Similar authors to follow
Manage your follows
Customers Also Bought Items By
Many observers stereotype Islam and its scripture as inherently extreme or violent-a narrative that has overshadowed the truth of its roots. In this masterfully told account, preeminent Middle East expert Juan Cole takes us back to Islam's-and the Prophet Muhammad's-origin story.
Cole shows how Muhammad came of age in an era of unparalleled violence. The eastern Roman Empire and the Sasanian Empire of Iran fought savagely throughout the Near East and Asia Minor. Muhammad's profound distress at the carnage of his times led him to envision an alternative movement, one firmly grounded in peace. The religion Muhammad founded, Islam, spread widely during his lifetime, relying on soft power instead of military might, and sought armistices even when militarily attacked. Cole sheds light on this forgotten history, reminding us that in the Qur'an, the legacy of that spiritual message endures.
A vibrant history that brings to life the fascinating and complex world of the Prophet, Muhammad is the story of how peace is the rule and not the exception for one of the world's most practiced religions.
In this vivid and timely history, Juan Cole tells the story of Napoleon's invasion of Egypt. Revealing the young general's reasons for leading the expedition against Egypt in 1798 and showcasing his fascinating views of the Orient, Cole delves into the psychology of the military titan and his entourage. He paints a multi-faceted portrait of the daily travails of the soldiers in Napoleon's army, including how they imagined Egypt, how their expectations differed from what they found, and how they grappled with military challenges in a foreign land. Cole ultimately reveals how Napoleon's invasion, the first modern attempt to invade the Arab world, invented and crystallized the rhetoric of liberal imperialism.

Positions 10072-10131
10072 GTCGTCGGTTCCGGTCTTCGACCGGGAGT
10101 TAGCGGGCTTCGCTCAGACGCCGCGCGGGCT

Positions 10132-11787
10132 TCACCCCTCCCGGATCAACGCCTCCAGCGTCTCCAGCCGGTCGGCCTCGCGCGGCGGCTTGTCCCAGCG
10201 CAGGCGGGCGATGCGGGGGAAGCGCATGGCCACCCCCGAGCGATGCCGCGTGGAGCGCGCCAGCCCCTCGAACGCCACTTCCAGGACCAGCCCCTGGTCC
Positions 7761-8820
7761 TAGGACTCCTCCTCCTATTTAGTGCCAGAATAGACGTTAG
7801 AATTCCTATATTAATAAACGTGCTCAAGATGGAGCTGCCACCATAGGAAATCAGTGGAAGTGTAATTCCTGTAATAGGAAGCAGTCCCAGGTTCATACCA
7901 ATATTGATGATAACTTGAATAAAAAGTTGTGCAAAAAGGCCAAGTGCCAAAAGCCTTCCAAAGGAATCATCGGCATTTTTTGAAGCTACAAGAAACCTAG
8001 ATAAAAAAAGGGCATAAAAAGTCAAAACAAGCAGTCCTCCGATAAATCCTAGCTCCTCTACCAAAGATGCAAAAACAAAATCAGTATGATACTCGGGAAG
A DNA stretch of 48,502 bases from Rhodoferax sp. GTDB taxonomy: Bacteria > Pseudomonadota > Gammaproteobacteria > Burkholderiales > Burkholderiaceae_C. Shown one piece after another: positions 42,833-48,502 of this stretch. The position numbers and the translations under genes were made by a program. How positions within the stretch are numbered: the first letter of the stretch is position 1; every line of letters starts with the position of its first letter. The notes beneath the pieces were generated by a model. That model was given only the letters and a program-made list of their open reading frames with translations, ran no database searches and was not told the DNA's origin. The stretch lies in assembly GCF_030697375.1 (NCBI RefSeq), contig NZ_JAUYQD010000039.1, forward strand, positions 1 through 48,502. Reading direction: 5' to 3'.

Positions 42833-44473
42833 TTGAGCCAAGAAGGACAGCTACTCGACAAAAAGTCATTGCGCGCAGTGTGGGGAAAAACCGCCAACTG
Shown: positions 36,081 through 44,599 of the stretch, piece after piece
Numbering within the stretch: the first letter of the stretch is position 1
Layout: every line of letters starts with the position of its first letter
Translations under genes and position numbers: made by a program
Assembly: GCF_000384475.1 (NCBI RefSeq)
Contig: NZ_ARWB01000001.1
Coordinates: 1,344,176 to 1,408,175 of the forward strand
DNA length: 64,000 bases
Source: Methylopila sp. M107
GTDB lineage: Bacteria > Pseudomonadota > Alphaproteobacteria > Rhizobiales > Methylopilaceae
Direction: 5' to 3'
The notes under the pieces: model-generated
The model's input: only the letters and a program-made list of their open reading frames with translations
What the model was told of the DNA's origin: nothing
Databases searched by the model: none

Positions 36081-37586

Gibran's religious vision is world-embracing and ecumenical. He read widely and was inspired by Buddhism, Vedanta, American Transcendentalists, and Nietzsche, along with his primary influences of Eastern Christianity, Islam, and the folk traditions of his native Near Eastern culture. His fervent belief in humanity's common heritage and shared destiny has made his writings popular the world over and classics of modern religious literature.
Juan Cole's stunning and lyric translation revives Gibran's passionate stories of spiritual transcendence through love and suffering.
In this book Juan R. I. Cole challenges traditional elite-centered conceptions of the conflict that led to the British occupation of Egypt in September 1882. For a year before the British intervened, Egypt's viceregal government and the country's influential European community had been locked in a struggle with the nationalist supporters of General Ahmad al-`Urabi. Although most Western observers still see the `Urabi movement as a "revolt" of junior military officers with only limited support among the Egyptian people, Cole maintains that it was a broadly based social revolution hardly underway when it was cut off by the British. While arguing this fresh point of view, he also proposes a theory of revolutions against informal or neocolonial empires, drawing parallels between Egypt in 1882, the Boxer Rebellion in China, and the Islamic Revolution in modern Iran.